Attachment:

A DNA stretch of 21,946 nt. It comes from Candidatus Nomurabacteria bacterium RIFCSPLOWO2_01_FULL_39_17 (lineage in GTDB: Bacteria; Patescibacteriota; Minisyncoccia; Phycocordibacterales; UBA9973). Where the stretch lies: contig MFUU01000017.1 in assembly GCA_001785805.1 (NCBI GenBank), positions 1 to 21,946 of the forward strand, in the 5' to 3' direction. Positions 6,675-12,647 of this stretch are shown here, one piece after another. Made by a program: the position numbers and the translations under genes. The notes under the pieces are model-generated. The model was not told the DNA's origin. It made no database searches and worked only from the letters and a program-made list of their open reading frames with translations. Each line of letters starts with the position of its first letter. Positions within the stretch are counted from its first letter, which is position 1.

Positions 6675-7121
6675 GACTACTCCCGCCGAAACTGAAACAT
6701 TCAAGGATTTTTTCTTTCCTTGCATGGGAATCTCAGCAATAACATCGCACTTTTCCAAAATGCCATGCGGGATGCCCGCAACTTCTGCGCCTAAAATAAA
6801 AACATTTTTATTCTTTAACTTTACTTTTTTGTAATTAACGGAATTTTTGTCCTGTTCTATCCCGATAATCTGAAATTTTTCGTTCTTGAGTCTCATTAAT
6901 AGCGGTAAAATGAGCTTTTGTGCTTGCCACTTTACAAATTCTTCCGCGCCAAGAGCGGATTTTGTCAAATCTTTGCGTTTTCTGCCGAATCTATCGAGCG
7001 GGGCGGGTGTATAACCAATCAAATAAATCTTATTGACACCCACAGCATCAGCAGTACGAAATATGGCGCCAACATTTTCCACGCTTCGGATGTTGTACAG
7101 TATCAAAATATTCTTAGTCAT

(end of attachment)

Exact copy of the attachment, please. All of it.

A DNA stretch of 21,946 nt. It comes from Candidatus Nomurabacteria bacterium RIFCSPLOWO2_01_FULL_39_17 (lineage in GTDB: Bacteria; Patescibacteriota; Minisyncoccia; Phycocordibacterales; UBA9973). Where the stretch lies: contig MFUU01000017.1 in assembly GCA_001785805.1 (NCBI GenBank), positions 1 to 21,946 of the forward strand, in the 5' to 3' direction. Positions 6,675-12,647 of this stretch are shown here, one piece after another. Made by a program: the position numbers and the translations under genes. The notes under the pieces are model-generated. The model was not told the DNA's origin. It made no database searches and worked only from the letters and a program-made list of their open reading frames with translations. Each line of letters starts with the position of its first letter. Positions within the stretch are counted from its first letter, which is position 1.

Positions 6675-7121
6675 GACTACTCCCGCCGAAACTGAAACAT
6701 TCAAGGATTTTTTCTTTCCTTGCATGGGAATCTCAGCAATAACATCGCACTTTTCCAAAATGCCATGCGGGATGCCCGCAACTTCTGCGCCTAAAATAAA
6801 AACATTTTTATTCTTTAACTTTACTTTTTTGTAATTAACGGAATTTTTGTCCTGTTCTATCCCGATAATCTGAAATTTTTCGTTCTTGAGTCTCATTAAT
6901 AGCGGTAAAATGAGCTTTTGTGCTTGCCACTTTACAAATTCTTCCGCGCCAAGAGCGGATTTTGTCAAATCTTTGCGTTTTCTGCCGAATCTATCGAGCG
7001 GGGCGGGTGTATAACCAATCAAATAAATCTTATTGACACCCACAGCATCAGCAGTACGAAATATGGCGCCAACATTTTCCACGCTTCGGATGTTGTACAG
7101 TATCAAAATATTCTTAGTCAT